The Gumuz had kept in contact with our progress through cell phones, and they were singing loudly for us as we walked in, happy that we were there. After singing, Lloyd began to preach the Gospel, going from Genesis to Jesus. Lloyd spoke in English, which was interpreted into Amharic by the Seminarian and then interpreted to Gumuzegina (the name given to us by the seminarian) by a local young man. Then Father said the short (only one hour) Ethiopian Mass, and then Lloyd led them in a prayer to accept Jesus. Then, Father, Lloyd, and I asked everyone interested to come forward for prayer. All responded. We laid hands on several hundred people, children included, and asked for God’s blessing and healing. Lloyd, with Father’s blessing, blessed them with a large Benedictine Cross. The people couldn’t take their eyes off Jesus!

Afterward, we were invited to the chief’s hut. The wide-eyed children rarely see “Fraenges,” know as whites, and they stared and pressed around me as I took photos. So cute! It was around noon and very hot. We walked several miles back to the truck, and many kids walked with us. We drove back to Father’s house, and we all ate and rested. Then, around 4 p.m., Father took us on another adventure.

He took us to another Gumuz village about thirty minutes away. None of these people have been baptized, and few have heard the Gospel. They practice traditional religion, and Father has gained their trust. Father thought that Lloyd’s “Genesis to Jesus” story was perfect to share with them. Again, we drove as far as we could. This time, we only had to walk uphill about a half mile to a set of mud huts with people sitting on logs in a half circle, with men on the right and women and most children on the left. The people were in no hurry and sat very attentively as Lloyd preached. Afterward, as in the other camp, he asked if they wanted to ask Jesus into their hearts. They did. It was a beautiful experience. Coming from America, it is still amazing that there are places where the Gospel has not been preached. What a fantastic privilege!

At dark, we started back. Many young boys ran after us. They ran faster than we could drive and tried to grab hold of our vehicle. The driver finally stopped and sent them away, but they still followed a long distance, waving and laughing.

. . .

Below are two of the many testimonies we collected from the university students:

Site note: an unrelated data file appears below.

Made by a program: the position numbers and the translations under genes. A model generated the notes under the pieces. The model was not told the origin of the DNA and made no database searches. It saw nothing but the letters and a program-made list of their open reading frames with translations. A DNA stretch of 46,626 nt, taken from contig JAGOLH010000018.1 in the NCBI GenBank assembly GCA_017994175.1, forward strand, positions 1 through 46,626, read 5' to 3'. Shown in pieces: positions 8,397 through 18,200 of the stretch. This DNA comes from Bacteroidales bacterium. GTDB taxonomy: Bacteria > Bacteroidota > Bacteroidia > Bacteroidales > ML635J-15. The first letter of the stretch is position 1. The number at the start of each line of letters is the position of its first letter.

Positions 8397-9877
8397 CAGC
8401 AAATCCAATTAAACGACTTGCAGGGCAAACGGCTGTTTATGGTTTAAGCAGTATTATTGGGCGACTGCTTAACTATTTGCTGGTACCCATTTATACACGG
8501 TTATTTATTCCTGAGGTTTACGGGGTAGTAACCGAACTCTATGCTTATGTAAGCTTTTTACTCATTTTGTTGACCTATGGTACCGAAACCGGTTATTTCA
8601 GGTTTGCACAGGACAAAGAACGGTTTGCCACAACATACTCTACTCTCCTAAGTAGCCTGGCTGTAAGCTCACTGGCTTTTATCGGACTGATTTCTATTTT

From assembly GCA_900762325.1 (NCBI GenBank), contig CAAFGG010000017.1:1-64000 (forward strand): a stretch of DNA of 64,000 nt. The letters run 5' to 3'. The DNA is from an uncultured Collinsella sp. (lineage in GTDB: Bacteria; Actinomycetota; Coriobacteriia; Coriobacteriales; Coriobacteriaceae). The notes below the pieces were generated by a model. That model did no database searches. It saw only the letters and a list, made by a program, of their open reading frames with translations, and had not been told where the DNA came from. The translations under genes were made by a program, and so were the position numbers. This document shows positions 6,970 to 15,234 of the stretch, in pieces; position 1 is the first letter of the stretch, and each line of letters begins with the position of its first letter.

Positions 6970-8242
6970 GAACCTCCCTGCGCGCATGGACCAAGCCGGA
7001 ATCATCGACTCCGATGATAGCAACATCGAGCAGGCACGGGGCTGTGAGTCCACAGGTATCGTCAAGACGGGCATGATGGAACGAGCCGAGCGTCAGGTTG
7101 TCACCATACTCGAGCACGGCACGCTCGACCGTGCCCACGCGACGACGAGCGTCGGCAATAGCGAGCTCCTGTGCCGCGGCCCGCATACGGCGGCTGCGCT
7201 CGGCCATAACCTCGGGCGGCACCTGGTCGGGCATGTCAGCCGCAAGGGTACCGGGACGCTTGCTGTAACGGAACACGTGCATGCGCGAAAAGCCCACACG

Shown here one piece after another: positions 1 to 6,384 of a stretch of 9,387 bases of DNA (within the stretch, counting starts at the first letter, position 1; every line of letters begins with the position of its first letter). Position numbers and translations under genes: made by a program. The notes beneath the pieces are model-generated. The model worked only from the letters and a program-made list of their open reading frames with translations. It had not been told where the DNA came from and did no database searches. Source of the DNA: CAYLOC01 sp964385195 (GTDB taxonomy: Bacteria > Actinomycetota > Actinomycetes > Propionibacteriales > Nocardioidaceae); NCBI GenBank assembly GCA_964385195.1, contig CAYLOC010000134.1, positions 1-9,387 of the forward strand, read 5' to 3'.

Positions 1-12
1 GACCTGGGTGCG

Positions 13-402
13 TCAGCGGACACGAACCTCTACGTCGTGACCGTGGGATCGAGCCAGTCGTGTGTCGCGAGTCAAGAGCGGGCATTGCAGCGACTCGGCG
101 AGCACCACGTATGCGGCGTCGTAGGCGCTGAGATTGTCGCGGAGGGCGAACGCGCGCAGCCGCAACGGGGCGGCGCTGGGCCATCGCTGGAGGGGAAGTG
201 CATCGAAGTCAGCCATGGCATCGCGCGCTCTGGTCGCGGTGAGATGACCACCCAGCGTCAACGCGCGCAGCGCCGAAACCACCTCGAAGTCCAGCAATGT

When I was in grade eleven, I heard Americans brought teaching and told us what was wrong about masturbation. I longed for an opportunity to listen to these people. I chose the Bahir Dar University so that I could meet you. I knew that such an opportunity from Lloyd and Nancy could only be found in the Bahir Dar diocese.

I learned from the teaching that I was talking bad to myself. I would think things like I was not useful, I was not important. I also had no courage to speak to people. I could not express myself. Lloyd and Nancy taught me, “You’re very important. Jesus gave you the power so you can do great things!” Now I see that I can do great things as the son of God. I will exercise my faith. Now my life is completely changed.

All of you first-year students, you’re very lucky to hear about pornography and to be liberated and how our body is holy. I don’t say that I’m really holy. But I can say at this moment I am far away from pornography and masturbation. You cannot hide yourself from God.

When you spoke about Mary, I had never thought about this before. I am now fully convinced that Mary intercedes for us. During my final exam, I prayed to Mary to help me to pass the exam. I made an “F.” I had already prepared my luggage to move back home. But the teacher called me and offered to help, and he helped me bring my grade up. So, it was a chance for me! I realized Mary really is an intercessor, and when you pray to her, she responds.

Also, I was surprised that abortions are not allowed. I thought, how are you going to keep the population from becoming too big, it will be difficult. I now know that God has us for a purpose. Your teachings opened my eyes. We cannot be against the will of God. Only the Catholic Church is against divorce. It makes me love my Catholicism, because Catholicism is still firm in the teaching and continues its mission.